Wednesday, July 24, 2013

Book Review: Massacre at Mountain Meadows by Walker, Turley, and Leonard

Every people has shady, hidden corners of the past that they would prefer to sweep under the rug and pretend didn't exist.  For Latter-day Saints, the Mountain Meadows massacre represents the very darkest shadow in our history.  The cold-blooded murder of more than one hundred men, women, and children was an inexplicably evil act by those who should have known better, who professed not only Christianity, but a better and purer and more righteous form of it.  It's difficult and uncomfortable for modern Latter-day Saints to think about, so many simply choose not to, or attempt to justify the unjustifiable.

But pretending the ugly parts don't exist doesn't make them disappear.  Ignoring them doesn't make them less visible or less heinous.  Rather, it reduces our credibility and diminishes any moral authority we might have.  We seem ignorant at best, hypocritical at worst.  So it is vital that we learn about our history - both the good and the bad - and are honest about it.

As Justice Louis Brandeis declared, "Sunlight is said to be the best of disinfectants."  Written by three faithful Latter-day Saints who are professional historians, Massacre at Mountain Meadows shines a bright light on the events leading up to September 11, 1857.  Walker, Turley and Leonard gathered primary sources from across the country regarding the massacre, and were given unprecedented access to Church historical archives.  "Church leaders supported our book by providing full and open disclosure," they said in their introduction.  "Only complete and honest evaluation of the tragedy can bring the trust necessary for lasting good will."

The authors excel at explaining events in the context of the time and culture.  They cover the deep-seated, and not entirely irrational, fear among the Mormons that the U.S. Army was on its way to invade and occupy their lands.  Militant sermons given by Church leaders stirred up a sense of fear and urgency among the members in outlying settlements.  The recent widespread revival, later called the Mormon Reformation, led to a religious retrenchment and a suspicion of anyone even slightly out of lockstep with the Church leadership.  Even simple aspects like the dry weather and poor crop yield, and difficulty of communicating over long distances before the telegraph was available affected the tragic outcome.

1857 was a busy year for emigrants coming through Utah settlements.  After two years of drought, the high number of travelers with cattle led to over-grazing, angering the locals who had to travel farther and farther to find food for their animals.  Church leaders, including Brigham Young, fearful of running out of food in case of an invasion, had ordered their people not to sell any grain.  Likewise, they were unwilling to sell weapons and ammunition to people who they thought may turn against them in the war they believed was coming.

Tensions rose between the Mormon settlers and the emigrants as emigrants tried to buy food and supplies, but were repeatedly refused.  Some emigrants were belligerent and insulting to the Mormons.  Some locals were likewise rude and condescending toward the emigrants.  While thoroughly exploring the causes of the massacre, Walker, Turley, and Leonard repeatedly refuse to make excuses for the inexcusable.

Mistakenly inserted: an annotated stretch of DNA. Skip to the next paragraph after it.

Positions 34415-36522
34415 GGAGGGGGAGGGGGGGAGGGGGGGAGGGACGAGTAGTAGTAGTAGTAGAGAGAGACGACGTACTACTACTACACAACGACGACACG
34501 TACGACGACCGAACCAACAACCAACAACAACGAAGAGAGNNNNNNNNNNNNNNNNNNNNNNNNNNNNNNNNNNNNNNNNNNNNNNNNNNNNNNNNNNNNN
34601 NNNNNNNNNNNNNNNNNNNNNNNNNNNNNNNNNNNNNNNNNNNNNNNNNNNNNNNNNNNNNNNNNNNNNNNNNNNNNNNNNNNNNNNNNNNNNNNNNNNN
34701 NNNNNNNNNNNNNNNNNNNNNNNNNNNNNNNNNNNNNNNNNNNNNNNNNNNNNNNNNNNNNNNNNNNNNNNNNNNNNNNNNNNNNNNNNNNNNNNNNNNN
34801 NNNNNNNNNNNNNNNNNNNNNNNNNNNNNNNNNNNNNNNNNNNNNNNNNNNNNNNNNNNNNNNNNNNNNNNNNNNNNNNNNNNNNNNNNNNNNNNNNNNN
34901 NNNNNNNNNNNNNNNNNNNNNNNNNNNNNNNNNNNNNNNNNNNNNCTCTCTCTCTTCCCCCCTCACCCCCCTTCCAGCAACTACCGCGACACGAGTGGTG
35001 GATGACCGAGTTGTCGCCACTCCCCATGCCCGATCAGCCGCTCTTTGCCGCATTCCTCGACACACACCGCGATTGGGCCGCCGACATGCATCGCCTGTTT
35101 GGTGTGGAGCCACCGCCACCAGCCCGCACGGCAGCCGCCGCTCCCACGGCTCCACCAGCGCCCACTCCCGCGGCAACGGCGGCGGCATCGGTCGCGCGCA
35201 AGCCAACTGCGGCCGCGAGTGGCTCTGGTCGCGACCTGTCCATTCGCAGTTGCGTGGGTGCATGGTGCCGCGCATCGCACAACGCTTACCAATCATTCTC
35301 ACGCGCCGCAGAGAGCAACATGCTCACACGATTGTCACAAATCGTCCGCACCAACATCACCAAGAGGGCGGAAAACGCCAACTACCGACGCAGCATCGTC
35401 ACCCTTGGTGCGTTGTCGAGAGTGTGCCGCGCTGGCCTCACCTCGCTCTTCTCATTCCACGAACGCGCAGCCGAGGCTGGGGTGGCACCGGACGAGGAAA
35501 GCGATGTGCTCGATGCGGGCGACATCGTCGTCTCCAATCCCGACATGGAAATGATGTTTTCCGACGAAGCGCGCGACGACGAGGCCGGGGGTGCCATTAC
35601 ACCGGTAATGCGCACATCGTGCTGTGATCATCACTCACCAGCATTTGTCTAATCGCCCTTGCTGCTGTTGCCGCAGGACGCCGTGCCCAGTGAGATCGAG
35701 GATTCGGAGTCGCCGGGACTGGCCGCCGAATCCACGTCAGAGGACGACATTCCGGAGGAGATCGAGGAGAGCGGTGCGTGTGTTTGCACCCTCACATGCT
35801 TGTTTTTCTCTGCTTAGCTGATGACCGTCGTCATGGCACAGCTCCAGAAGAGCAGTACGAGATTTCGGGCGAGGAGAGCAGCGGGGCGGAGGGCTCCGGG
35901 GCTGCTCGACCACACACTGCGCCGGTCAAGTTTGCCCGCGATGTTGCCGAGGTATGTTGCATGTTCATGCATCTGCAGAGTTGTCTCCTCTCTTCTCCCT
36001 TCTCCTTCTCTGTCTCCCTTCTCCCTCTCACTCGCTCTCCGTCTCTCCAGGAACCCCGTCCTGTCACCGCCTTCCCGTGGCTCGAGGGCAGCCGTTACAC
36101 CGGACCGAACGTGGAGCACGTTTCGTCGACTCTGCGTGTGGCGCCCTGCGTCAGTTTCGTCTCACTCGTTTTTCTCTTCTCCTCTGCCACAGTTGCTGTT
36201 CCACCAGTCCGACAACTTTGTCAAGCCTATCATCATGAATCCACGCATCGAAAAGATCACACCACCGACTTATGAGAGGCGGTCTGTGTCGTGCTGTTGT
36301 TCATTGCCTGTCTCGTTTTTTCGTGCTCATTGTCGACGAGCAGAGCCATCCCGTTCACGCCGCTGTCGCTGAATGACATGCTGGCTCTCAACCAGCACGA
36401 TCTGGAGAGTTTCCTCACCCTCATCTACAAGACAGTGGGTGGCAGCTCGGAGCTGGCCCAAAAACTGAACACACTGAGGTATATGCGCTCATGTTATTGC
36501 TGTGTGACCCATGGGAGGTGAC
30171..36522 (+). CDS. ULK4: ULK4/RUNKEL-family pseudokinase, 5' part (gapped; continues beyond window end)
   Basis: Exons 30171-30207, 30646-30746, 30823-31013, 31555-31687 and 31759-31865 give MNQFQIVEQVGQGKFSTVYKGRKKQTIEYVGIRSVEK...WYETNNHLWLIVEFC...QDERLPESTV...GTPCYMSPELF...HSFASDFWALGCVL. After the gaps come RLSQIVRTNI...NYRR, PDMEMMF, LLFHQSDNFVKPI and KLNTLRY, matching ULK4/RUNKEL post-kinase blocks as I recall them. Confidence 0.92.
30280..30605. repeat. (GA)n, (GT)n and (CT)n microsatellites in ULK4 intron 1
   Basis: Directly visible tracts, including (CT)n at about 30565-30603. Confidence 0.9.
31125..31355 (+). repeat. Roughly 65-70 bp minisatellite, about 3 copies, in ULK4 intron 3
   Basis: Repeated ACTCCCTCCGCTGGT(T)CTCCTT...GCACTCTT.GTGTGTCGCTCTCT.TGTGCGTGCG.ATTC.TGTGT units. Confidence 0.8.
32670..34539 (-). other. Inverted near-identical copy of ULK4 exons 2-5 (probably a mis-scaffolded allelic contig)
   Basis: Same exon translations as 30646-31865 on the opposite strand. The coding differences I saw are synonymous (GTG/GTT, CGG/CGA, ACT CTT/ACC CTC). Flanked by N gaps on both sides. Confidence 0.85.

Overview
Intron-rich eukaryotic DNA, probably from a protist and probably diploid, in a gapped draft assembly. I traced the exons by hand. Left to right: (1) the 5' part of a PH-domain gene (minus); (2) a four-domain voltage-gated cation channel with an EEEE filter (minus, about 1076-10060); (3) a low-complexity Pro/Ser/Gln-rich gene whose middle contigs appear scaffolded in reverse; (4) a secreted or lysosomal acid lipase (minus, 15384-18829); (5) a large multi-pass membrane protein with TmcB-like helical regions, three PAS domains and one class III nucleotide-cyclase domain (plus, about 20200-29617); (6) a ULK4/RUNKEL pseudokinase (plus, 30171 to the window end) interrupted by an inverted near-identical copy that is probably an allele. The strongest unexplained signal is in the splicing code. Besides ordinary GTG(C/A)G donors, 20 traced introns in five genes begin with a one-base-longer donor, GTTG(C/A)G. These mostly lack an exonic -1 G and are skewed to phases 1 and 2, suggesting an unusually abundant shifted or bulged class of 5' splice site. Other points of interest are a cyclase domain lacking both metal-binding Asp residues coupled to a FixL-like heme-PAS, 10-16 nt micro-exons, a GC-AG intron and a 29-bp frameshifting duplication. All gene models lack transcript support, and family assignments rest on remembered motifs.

There were conflicts on the southern road.  But the emigrants did not deserve what eventually happened to them at Mountain Meadows  The massacre was not inevitable.  No easy absolution for the perpetrators is possible.  Their later posturing and rationalization could never overcome one irrefutable fact: All the purported wrongs of the emigrants-even if true-did not justify the killing of a single person.  The best that could be argued was that during a time of uncertainty and possible war, some of the Mormons, like other men and women throughout history, did not match their behavior with their ideals.
July 24 is celebrated by Latter-day Saints all over the world as Pioneer Day, marking the day in 1847 when Brigham Young and the first group of Mormon pioneers entered the Salt Lake Valley.  There is much to admire about these industrious pioneers who carved civilization out of the Utah desert.  There is also much to learn from the mistakes they made, especially in something as tragic as the massacre:  
The southern road in late summer 1857 was not just about miles traveled or events along the way.  It was also about that complex web of fear, misunderstanding, and retribution that prepares normally decent people to kill.  Most everything fit the scholarly pattern: The settlers began to see the emigrants as the 'other' or enemy, believing the outsiders somehow threatened the values and well-being of the Mormon community.  Rumors circulated that were untrue or enlarged beyond proportion, and southern Utah society was vulnerable to this excitement.  The region was isolated from Salt Lake City.  Mixed signals floated down the trail about Indian and emigrant policy.  Civil, religious, and military power was dangerously held in the hands of a few.  Impoverished settlers knew the virtues of obeying.
Don't participate in passing inflammatory rumors along.  Keep lines of communication open.  Clarify policy and ask questions when something isn't clear.  Actively fight against the tendency to see different people as "Other".  Refuse to obey orders that contradict your moral code.

The best way to honor our pioneer forebears is to learn from their lives and to do better.

Massacre at Mountain Meadows
by Ronald W. Walker, Richard E. Turley, Jr., and Glen M. Leonard
ISBN: 9780195160345
Buy it from Amazon here: (hardcoverpaperback, ebook, audiobook)
Find it at a local independent bookseller.
Look it up on Goodreads.
Check it out at your local library (find the nearest one here).

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